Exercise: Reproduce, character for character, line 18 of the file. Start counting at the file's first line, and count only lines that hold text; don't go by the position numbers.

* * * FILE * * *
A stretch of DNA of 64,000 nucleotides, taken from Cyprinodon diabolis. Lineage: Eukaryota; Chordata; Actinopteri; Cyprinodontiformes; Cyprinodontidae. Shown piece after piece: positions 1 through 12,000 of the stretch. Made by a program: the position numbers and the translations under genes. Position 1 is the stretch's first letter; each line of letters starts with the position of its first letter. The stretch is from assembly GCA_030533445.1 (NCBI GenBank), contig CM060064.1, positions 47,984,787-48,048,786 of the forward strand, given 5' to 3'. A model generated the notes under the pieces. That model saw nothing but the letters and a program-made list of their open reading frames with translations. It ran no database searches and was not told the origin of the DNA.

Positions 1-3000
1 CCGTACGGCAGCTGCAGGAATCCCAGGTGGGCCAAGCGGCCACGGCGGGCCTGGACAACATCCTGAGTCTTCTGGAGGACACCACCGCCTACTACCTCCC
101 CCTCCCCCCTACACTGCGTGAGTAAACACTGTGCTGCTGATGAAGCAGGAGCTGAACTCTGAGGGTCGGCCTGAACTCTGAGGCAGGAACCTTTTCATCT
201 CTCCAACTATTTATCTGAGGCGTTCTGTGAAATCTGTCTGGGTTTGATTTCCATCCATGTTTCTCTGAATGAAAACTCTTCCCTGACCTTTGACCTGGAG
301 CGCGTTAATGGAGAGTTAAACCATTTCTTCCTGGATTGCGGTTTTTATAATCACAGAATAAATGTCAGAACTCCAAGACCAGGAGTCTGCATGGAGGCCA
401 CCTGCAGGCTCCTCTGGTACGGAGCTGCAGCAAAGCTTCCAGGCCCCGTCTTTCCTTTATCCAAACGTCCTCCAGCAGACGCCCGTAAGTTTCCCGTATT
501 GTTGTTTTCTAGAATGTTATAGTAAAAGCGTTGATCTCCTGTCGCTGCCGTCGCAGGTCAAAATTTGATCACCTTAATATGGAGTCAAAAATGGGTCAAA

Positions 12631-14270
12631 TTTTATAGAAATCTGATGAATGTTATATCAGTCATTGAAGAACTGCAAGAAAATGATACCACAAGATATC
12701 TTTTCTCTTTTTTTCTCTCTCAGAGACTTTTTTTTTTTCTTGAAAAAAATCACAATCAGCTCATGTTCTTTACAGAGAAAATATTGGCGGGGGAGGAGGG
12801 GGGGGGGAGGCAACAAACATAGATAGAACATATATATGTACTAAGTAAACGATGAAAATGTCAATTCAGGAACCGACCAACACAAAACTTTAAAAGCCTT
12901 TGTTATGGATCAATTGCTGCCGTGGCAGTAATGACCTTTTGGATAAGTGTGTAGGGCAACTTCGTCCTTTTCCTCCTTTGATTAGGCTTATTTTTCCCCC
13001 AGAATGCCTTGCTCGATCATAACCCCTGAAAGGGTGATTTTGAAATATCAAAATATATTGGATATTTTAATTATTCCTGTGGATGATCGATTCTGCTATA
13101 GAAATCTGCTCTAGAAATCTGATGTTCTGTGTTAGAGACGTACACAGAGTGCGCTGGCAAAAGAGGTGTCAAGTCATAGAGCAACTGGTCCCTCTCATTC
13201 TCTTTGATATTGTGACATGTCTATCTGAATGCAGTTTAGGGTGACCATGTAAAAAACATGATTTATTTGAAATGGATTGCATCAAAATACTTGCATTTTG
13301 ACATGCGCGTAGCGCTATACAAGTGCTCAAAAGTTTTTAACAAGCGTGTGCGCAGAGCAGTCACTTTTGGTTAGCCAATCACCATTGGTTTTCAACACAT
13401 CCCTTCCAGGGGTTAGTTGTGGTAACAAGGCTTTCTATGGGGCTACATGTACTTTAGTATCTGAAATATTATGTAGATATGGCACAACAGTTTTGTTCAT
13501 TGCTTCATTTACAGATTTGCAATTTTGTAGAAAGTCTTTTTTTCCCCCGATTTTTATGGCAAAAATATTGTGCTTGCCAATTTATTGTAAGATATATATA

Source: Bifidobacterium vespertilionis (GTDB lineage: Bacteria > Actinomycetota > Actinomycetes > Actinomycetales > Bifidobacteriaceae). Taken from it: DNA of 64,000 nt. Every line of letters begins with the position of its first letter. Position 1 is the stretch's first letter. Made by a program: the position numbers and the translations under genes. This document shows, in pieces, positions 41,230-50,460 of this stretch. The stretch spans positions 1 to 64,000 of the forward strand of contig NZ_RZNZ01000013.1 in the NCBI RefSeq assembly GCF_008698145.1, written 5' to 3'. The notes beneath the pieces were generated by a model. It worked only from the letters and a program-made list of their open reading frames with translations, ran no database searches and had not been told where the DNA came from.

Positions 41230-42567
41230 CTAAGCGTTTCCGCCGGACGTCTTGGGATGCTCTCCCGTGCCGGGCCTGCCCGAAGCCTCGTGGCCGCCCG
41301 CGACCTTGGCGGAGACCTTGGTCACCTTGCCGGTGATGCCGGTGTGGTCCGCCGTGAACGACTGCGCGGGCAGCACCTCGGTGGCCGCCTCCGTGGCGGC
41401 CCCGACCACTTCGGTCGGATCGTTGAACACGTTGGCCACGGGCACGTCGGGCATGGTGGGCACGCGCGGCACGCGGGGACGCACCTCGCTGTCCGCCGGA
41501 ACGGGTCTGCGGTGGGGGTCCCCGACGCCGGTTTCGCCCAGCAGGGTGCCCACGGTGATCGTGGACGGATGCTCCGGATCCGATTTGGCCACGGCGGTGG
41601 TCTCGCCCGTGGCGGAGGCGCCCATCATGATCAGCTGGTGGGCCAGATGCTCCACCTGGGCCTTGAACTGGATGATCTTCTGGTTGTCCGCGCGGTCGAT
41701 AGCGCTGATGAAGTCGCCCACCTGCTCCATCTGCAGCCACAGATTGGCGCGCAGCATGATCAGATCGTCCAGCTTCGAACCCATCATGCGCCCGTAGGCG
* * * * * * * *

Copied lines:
13401 CCCTTCCAGGGGTTAGTTGTGGTAACAAGGCTTTCTATGGGGCTACATGTACTTTAGTATCTGAAATATTATGTAGATATGGCACAACAGTTTTGTTCAT